South African Marathon Championships, Hilton (Kwazulu Natal)
Cascades, the venue for last year’s MTB XC and Downhill World Championships once again welcomed SA’s best on Saturday for the South African Marathon Championships. The event would also serve as a dress rehearsal for the Marathon World Championships taking place at end of the month.
Unlike many of the other marathon races we compete in during the year, the scheduling and importance of the national marathon championships always draws an interesting field with a good mix of Marathon and Cross Country racers. The implication of such a diverse field is that the proverbial script gets thrown out the window.
The extreme race profile meant there was also a lot of pre race debate about which bike to use. Do you use a super light hardtail for the 2600m of ascent during the 95km race, or a slightly heavier full suspension bike to make the ride a bit softer and save some energy for the finale? Looking at the race results, the hardtail gets the nod as most of the top 10 on the day went with the lightest possible setup, but I’m sure the debate will rage even well after World’s has been run.
Talking about the course, Nic Floros and his team created a relentless course with almost no time to recuperate. It was up and down the whole day with steep climbs followed by demanding, technical descents. You had to be concentrated all day, looking for opportunities just to get some sustenance in your body.
Fortunately our 7am start was not as cold as it was the day before and the 15km ascent we hit straight out of the blocks meant we would have no problem warming up. As expected the cross country crowd took it out hard from the start while the marathon racers held on as best they could, waiting for their legs to kick in during the latter stages of the race.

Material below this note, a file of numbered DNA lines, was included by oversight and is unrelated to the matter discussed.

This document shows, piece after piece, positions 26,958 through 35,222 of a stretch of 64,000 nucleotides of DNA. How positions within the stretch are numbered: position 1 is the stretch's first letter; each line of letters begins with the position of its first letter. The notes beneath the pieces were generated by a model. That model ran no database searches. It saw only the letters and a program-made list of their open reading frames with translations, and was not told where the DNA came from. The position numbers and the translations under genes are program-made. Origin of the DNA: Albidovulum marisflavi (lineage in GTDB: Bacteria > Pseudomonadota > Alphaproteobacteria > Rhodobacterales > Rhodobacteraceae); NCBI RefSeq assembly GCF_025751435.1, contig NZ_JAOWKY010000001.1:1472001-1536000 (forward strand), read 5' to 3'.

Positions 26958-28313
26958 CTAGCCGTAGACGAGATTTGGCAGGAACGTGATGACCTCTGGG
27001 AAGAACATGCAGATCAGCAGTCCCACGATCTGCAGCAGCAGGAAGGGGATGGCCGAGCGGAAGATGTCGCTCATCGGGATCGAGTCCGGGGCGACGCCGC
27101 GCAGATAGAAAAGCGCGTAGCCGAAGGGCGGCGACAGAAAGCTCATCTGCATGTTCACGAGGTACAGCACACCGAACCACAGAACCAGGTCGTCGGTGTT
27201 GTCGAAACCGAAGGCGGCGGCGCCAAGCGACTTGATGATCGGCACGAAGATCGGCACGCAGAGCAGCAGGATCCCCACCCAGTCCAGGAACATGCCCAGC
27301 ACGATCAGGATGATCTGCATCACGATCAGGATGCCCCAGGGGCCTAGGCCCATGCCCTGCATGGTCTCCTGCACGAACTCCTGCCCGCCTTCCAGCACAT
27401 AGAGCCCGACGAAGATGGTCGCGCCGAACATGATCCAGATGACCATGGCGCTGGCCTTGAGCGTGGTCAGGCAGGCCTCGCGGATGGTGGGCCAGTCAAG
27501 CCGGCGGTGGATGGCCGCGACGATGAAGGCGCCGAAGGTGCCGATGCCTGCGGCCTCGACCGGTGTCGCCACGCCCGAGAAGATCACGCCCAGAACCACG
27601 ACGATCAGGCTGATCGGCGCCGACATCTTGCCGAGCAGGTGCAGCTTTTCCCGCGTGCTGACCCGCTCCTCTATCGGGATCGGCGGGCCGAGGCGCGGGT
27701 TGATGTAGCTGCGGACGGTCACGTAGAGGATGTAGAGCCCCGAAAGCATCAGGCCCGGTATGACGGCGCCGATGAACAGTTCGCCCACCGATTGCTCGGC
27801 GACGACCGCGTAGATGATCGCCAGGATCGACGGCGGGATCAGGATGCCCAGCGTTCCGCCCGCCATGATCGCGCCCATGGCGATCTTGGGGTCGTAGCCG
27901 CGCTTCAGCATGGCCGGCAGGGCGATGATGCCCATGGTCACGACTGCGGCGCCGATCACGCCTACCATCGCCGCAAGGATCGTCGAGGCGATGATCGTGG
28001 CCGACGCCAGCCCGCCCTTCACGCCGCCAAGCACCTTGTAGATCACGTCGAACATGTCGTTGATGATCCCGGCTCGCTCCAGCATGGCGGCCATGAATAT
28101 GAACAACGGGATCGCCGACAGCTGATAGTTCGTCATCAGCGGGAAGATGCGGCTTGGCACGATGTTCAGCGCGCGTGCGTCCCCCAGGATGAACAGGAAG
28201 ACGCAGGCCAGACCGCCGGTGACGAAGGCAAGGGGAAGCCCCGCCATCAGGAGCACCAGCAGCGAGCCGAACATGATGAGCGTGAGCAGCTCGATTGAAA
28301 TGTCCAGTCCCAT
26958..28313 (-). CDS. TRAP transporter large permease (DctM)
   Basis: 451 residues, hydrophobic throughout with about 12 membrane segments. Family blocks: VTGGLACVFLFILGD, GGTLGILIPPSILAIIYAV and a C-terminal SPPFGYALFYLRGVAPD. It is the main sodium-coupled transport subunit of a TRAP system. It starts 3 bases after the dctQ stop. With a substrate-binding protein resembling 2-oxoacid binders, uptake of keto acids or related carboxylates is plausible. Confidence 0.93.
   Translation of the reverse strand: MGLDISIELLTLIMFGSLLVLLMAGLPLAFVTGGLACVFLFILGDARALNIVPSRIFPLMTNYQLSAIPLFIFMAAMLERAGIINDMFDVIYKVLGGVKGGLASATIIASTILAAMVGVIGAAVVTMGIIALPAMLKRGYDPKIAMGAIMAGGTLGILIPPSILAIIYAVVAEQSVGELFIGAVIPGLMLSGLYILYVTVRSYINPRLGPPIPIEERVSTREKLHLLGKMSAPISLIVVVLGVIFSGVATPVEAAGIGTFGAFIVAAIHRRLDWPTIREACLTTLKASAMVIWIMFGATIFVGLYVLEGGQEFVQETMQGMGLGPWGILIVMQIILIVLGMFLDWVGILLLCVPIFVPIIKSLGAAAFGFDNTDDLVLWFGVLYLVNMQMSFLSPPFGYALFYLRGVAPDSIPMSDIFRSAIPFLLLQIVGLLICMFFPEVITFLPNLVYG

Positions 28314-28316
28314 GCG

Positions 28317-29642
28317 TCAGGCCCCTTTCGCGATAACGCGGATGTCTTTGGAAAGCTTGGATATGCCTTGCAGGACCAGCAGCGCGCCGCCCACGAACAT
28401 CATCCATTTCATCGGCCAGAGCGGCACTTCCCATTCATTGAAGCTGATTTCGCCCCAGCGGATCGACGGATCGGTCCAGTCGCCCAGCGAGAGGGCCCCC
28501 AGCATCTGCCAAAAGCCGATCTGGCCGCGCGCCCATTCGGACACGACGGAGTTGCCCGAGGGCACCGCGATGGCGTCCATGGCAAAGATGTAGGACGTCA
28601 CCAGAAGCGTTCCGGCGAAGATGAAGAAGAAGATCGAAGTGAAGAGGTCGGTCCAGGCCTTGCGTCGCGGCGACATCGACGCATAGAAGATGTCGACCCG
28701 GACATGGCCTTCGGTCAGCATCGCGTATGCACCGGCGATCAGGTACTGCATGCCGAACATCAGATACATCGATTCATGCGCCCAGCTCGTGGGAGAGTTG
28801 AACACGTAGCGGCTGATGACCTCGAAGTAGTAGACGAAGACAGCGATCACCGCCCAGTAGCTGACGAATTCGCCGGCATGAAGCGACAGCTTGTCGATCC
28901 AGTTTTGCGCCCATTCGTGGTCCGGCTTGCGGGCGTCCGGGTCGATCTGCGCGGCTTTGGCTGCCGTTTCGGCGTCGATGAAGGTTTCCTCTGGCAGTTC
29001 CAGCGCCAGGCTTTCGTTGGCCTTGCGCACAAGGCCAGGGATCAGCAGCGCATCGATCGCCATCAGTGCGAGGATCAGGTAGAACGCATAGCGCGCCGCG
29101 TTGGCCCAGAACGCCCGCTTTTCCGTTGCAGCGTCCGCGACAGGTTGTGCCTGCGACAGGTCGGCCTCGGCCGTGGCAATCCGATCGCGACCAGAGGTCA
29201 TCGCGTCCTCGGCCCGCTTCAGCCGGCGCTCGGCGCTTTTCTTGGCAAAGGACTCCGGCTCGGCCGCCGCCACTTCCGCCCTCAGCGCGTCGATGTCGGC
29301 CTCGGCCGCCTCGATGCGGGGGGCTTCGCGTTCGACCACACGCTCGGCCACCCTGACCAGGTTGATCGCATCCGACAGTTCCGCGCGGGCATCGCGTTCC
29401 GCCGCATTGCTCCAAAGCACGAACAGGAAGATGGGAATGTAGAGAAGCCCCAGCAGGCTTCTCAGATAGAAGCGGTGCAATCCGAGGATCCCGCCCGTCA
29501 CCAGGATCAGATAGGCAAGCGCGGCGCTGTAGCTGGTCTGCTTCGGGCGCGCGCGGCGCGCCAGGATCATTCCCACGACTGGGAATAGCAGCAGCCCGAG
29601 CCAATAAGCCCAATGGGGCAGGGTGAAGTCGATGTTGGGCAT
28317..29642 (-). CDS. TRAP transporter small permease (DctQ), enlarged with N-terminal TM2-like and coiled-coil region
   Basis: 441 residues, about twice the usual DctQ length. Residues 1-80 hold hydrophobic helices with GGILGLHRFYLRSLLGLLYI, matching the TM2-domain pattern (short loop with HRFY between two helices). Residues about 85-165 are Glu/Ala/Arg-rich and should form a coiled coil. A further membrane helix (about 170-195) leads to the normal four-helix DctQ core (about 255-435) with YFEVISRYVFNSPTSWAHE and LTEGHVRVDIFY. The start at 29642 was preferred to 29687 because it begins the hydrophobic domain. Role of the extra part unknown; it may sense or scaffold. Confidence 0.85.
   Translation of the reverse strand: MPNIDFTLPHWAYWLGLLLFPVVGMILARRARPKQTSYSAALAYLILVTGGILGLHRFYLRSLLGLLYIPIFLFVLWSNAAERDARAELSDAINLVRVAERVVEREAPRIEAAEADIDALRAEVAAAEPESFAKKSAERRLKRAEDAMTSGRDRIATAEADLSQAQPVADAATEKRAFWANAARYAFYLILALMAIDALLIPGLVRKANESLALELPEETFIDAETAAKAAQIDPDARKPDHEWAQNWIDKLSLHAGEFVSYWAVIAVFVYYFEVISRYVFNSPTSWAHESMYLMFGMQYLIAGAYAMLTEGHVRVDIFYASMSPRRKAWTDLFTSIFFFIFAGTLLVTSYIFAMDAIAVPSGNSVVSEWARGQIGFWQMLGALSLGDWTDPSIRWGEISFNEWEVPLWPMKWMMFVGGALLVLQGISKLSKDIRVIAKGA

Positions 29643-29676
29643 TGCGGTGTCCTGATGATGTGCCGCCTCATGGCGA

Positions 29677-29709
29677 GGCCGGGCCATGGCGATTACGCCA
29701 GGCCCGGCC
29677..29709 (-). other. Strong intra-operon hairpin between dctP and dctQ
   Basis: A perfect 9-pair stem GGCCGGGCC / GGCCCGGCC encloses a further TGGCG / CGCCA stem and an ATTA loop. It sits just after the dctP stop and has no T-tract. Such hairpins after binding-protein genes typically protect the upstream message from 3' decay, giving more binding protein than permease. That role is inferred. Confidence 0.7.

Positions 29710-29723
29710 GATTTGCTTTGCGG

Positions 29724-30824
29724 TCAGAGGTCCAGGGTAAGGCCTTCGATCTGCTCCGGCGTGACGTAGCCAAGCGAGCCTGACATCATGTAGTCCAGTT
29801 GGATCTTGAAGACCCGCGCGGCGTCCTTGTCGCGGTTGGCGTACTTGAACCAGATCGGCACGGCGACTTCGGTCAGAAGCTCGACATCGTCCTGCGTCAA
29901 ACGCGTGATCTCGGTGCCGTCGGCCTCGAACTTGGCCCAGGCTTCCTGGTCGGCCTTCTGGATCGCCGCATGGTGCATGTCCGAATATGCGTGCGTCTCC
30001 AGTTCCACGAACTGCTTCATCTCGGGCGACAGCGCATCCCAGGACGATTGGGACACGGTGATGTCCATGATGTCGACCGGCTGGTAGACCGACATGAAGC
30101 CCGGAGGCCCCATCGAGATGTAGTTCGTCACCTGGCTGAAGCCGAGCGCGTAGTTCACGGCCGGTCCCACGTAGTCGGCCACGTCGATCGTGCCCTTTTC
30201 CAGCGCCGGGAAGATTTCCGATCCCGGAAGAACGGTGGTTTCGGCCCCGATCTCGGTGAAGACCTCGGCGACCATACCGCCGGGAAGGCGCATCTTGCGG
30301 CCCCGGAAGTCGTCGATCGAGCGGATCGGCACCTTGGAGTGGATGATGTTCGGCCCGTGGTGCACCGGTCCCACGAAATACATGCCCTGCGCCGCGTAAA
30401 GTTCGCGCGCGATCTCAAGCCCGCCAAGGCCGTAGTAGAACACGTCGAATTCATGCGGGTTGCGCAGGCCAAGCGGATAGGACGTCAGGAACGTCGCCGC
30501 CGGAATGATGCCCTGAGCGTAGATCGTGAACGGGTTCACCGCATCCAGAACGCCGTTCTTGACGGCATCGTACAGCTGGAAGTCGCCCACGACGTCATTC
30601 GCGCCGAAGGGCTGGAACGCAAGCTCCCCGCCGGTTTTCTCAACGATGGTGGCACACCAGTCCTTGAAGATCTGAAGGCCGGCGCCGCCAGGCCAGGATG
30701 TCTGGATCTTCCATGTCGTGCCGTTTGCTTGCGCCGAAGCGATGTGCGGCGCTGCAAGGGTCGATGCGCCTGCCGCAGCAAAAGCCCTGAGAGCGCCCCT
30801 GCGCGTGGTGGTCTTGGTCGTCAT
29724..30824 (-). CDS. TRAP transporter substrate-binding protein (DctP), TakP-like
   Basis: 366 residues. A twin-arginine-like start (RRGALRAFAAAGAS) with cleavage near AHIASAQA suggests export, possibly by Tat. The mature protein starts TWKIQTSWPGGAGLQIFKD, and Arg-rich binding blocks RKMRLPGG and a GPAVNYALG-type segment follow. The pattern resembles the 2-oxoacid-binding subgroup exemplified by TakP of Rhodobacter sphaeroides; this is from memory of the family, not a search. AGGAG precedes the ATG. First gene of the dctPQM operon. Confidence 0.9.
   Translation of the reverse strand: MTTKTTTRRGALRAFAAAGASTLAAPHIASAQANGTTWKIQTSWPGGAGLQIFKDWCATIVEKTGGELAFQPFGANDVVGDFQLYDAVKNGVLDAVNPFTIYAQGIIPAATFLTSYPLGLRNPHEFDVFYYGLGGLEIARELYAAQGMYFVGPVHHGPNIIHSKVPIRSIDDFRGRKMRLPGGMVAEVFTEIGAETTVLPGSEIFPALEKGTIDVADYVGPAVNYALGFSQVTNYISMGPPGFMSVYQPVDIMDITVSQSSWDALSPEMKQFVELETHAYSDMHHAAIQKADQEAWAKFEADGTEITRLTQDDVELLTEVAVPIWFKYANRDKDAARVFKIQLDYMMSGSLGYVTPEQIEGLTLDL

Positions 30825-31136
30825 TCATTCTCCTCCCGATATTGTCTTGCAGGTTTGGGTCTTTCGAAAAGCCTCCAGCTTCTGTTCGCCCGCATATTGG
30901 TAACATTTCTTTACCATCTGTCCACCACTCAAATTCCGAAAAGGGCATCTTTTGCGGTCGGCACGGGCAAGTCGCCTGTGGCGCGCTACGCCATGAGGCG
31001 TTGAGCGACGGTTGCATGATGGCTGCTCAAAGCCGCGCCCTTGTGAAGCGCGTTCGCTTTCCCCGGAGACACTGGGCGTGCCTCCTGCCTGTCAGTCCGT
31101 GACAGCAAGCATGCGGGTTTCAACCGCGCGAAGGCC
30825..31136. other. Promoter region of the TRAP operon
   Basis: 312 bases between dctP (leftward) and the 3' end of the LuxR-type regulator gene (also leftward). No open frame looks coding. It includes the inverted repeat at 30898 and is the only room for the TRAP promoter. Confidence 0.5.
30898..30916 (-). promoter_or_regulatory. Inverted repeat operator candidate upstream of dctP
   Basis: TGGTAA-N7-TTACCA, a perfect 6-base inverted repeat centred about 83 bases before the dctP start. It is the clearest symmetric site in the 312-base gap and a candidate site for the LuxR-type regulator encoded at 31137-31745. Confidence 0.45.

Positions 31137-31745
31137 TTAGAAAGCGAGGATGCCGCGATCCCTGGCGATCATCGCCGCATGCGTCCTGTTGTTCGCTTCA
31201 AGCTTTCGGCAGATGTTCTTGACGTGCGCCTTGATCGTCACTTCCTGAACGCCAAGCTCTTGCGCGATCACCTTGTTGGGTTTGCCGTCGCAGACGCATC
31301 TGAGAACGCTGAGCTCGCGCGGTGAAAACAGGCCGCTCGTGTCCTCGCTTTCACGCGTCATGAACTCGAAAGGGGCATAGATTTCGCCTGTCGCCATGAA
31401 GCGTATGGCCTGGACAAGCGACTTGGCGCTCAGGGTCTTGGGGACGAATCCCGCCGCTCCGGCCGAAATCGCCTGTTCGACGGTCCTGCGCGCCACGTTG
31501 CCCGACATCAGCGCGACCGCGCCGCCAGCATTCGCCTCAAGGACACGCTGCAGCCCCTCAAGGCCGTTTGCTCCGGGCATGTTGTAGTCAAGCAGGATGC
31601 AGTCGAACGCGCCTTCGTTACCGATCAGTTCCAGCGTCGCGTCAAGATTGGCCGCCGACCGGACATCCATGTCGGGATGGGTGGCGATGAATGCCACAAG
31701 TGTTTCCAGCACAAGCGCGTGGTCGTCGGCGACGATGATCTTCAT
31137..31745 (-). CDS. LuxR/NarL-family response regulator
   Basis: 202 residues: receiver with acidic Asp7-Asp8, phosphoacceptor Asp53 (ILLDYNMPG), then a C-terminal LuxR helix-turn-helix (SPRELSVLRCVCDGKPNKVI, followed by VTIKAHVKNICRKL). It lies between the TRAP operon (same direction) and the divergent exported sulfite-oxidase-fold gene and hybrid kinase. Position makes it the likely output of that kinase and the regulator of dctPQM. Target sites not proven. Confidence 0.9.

Despite some mechanical troubles James Reid (Trek Racing) successfully defended his marathon title beating off a spirited assault from Rourke Croeser (Kargo MTB). It was obvious that the punchy course was to the liking of the XC (Cross Country) racers who revelled in the start-stop and technical nature of the track. It was also significant that 5 of the top 10 riders (and 3 of the top 4) on the day were locals with intimate knowledge of the area, its tracks and its natural outlay.
1. James Reid (Trek Racing) 4:41:21
2. Rourke Croeser (Kargo MTB) 4:45:09
3. Kevin Evans (Fedgroup) 4:48:38
4. Brendan Davids (Trek Racing) 4:55:20
5. Nico Bell (RE:CM) 4:56:47
6. Max Knox (Fedgroup) 4:58:15
7. Matthys Beukes (Scott Factory Racing) 4:58:48
8. Andrew Hill (TIB) 5:00:14
9. Adriaan Louw (Swift Bikes) 5:02:35
10. Gawie Combrink (EAI Cycling) 5:03:07
11. Melt Swanepoel (EAI Cycling) 5:04:00
In direct contrast to Rooiberg where I seemed to run into a brick wall after 2 hours, this time it took me about 2 hours just to get warmed up! Even then I wasn’t able to push as hard as I normally can, but I kept plugging away hoping for the turbo to kick in. With 15km to go I started feeling good, but decided to crash off some singletrack just to ensure I didn’t make the top 10…idiot! I finally finished the day in a disappointing 11th spot, but with the knowledge of what to work on before World Championships at month’s end.
Next up will be the MTN Ultra Marathon at Van Gaalen’s and then the final build up to World’s.